It’s nearly impossible for a single parent or even two parents working full time to cook every meal from scratch, planning it beforehand and cleaning it up afterward. This is why many working parents of means employ housekeepers. But if we put this work on women of lower socioeconomic status (as is almost always the case), what about their children? Who cooks and cleans up for them?

In the Wages for Housework campaign, Ms. James argued for a shorter workweek for all, in part so men could help raise the children. This is not a pipe dream. Several Northern European nations have instituted social programs that reflect the importance of this work. The Netherlands promotes a “1.5 jobs model,” which allows men and women to work 75 percent of their regular hours when they have young children. In Sweden, parents can choose to work three-quarters of their normal hours until children turn 8.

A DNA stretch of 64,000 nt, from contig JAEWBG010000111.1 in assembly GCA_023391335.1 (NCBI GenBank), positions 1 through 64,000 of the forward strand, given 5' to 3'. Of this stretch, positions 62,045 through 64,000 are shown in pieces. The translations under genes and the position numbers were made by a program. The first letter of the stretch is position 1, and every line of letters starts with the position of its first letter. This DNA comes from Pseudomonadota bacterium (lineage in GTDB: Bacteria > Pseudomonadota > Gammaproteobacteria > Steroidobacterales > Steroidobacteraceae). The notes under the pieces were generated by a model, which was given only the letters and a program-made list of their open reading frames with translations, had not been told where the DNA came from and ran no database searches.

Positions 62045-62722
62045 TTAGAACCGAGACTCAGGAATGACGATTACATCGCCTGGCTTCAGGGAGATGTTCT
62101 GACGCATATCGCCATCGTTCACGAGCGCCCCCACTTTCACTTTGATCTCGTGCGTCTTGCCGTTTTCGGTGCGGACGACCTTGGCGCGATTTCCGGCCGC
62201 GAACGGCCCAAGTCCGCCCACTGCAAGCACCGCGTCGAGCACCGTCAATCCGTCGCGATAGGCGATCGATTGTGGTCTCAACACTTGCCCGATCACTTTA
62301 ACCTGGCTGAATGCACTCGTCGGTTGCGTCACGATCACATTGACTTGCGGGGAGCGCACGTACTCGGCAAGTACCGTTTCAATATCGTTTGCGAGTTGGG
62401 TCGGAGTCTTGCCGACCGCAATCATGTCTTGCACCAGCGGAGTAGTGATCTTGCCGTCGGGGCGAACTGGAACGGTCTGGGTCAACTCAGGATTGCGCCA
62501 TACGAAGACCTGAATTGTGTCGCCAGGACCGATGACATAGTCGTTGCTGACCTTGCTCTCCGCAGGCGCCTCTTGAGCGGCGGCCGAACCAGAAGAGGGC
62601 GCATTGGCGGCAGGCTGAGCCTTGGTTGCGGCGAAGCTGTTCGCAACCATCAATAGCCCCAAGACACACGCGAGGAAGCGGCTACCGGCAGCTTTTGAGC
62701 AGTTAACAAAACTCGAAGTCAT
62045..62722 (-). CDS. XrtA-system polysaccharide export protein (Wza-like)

To get Americans cooking, we need to make it possible. Stay-at-home parents should qualify for a new government program while they are raising young children — one that provides money for good food, as well as education on cooking, meal planning and shopping — so that one parent in a two-parent household, or a single parent, can afford to be home with the children and provide wholesome, healthy meals. These payments could be financed by taxing harmful foods, like sugary beverages, highly caloric, processed snack foods and nutritionally poor options at fast food and other restaurants. Directly linking a tax on harmful food products to a program that benefits health would provide a clear rebuttal to critics of these taxes. Business owners who argue that such taxes will hurt their bottom lines would, in fact, benefit from new demand for healthy food options and from customers with money to spend on such foods.